Our method for measurement of relative levels of tau phosphorylation within cultured neurons required a pair of tau antibodies with the following properties. (1) Of the pair, one should recognize tau protein independent of phosphorylation state and the other should specifically recognize a phosphorylated or dephosphorylated tau epitope. (2) The epitopes recognized by the two antibodies should be spatially separate on the tau molecule so that the binding of one antibody does not interfere with binding of the other. (3) Both antibodies should recognize epitopes common to all differentially spliced tau isoforms so that the ratio measurements are not complicated by differences in isoform expression. (4) The two antibodies should be derived from different species to enable double-labeling. To satisfy these criteria, we chose a polyclonal anti-peptide antibody, 7A5, and the monoclonal antibody tau-1. 7A5 was raised against a peptide representing the N-terminal 33 amino acids of bovine tau (Himmler et al., 1989). Tau-1 was raised against bovine tau, it but cross-reacts with adult rat tau protein (Binder et al., 1985). This well characterized antibody is thought to require dephosphorylation at four nearby serine residues (Ser195, Ser198, Ser199, and Ser202; numbered as in the longest human tau isoform) for high-affinity binding (Szendrei et al., 1993).
We examined by immunoblotting the expression of tau after 1 d in culture, when the neurons begin to extend axons. For comparison, protein samples from embryonic day 18 (E18) and adult hippocampus (AD) were run in parallel. At 1 d in culture, total tau protein, as detected by antibody 7A5, was present as two closely spaced bands around 50 kDa, identical to those in E18 hippocampus (Fig.1, lanes 1, 2). Adult hippocampus contains higher molecular weight isoforms that arise from alternative mRNA splicing (lane 3) (Goedert et al., 1989, 1991; Kanai et al., 1989). In contrast to antibody 7A5, tau-1 recognized a single band in 1 d cultures and E18 hippocampus that comigrated with the lower portion of the 7A5 band (lanes 4, 5). Alkaline phosphatase treatment of the blot increased tau-1 immunoreactivity and revealed the slower migrating upper band in 1 d cultures and E18 hippocampus, consistent with the unmasking of tau-1 sites in a tau fraction that is normally highly phosphorylated (lanes 7,8). Alkaline phosphatase treatment had no effect on the banding pattern or intensity of 7A5 immunoreactivity, consistent with its phosphorylation state independence (data not shown).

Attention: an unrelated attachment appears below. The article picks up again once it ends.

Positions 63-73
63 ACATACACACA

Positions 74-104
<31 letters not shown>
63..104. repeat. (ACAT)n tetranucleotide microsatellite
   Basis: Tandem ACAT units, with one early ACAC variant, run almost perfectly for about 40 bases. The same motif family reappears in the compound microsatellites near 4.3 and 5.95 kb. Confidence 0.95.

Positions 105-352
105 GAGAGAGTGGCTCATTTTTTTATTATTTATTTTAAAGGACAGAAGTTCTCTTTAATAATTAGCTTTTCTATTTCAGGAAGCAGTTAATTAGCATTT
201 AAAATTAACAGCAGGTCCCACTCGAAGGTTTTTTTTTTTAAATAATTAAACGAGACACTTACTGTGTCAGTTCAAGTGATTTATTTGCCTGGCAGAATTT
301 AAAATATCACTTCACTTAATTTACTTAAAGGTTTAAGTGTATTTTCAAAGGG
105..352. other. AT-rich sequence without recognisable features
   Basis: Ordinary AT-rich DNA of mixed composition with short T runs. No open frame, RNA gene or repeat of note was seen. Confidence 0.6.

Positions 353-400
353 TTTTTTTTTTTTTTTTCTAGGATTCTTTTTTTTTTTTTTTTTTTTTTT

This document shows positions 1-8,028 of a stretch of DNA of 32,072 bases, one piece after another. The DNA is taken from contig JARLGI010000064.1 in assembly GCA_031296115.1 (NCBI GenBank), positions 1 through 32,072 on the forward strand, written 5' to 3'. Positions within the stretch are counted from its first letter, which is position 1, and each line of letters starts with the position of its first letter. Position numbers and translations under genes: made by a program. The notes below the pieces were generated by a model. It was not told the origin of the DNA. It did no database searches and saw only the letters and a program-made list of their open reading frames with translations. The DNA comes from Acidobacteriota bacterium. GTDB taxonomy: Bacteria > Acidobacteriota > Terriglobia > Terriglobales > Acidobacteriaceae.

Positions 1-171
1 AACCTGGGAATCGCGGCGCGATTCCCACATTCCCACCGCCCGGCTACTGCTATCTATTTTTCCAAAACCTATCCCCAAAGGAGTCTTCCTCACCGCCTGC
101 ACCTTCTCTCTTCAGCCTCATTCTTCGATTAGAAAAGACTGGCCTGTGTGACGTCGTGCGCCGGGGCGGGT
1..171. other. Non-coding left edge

Simultaneous localization of total tau protein and the tau-1 epitope within developing hippocampal neurons: tau is uniformly distributed but preferentially dephosphorylated in the nascent axon
The development of cellular polarity by neurons has been studied largely from the perspective of cell culture (for review, see Craig and Banker, 1994). Axonogenesis, in particular, is well studied in low-density cultures of hippocampal and cerebellar neurons (Dotti et al., 1988; Ferreira et al., 1989; Goslin and Banker, 1989; Diaz et al., 1992). Soon after attachment to the substrate, the cell forms a circumferential lamellipodium (stage 1). In the next 4–8 hr, the lamellipodium coalesces into several short microtubule-containing neurites or minor processes (stage 2). These processes have the potential to differentiate into either axons or dendrites. After a variable delay of 12–24 hr, during which the minor processes extend and retract for short distances, a single minor process begins to grow rapidly and continuously, taking on morphological and molecular characteristics of the axon (stage 3). The remaining minor processes grow more slowly and eventually acquire characteristics of mature dendrites.
In preliminary experiments, we compared the distribution of tau protein to that of tubulin by double-labeling early hippocampal cultures (data not shown). Although tubulin and tau are both present in all processes of stage 2 and stage 3 cells, we observed clear differences in their subcellular localization. Tubulin immunoreactivity appeared to be concentrated within microtubule bundles in minor processes and axons, but was devoid from growth cones. Tau immunoreactivity, on the other hand, was present throughout the neuronal cytoplasm and abundant in growth cones of axons and minor processes, the distal regions of which are known to contain few microtubules (Deitch and Banker, 1993). Detergent extraction of cells in a microtubule-stabilizing buffer rendered the immunostaining patterns for the two proteins identical, consistent with their coexistence in microtubule bundles.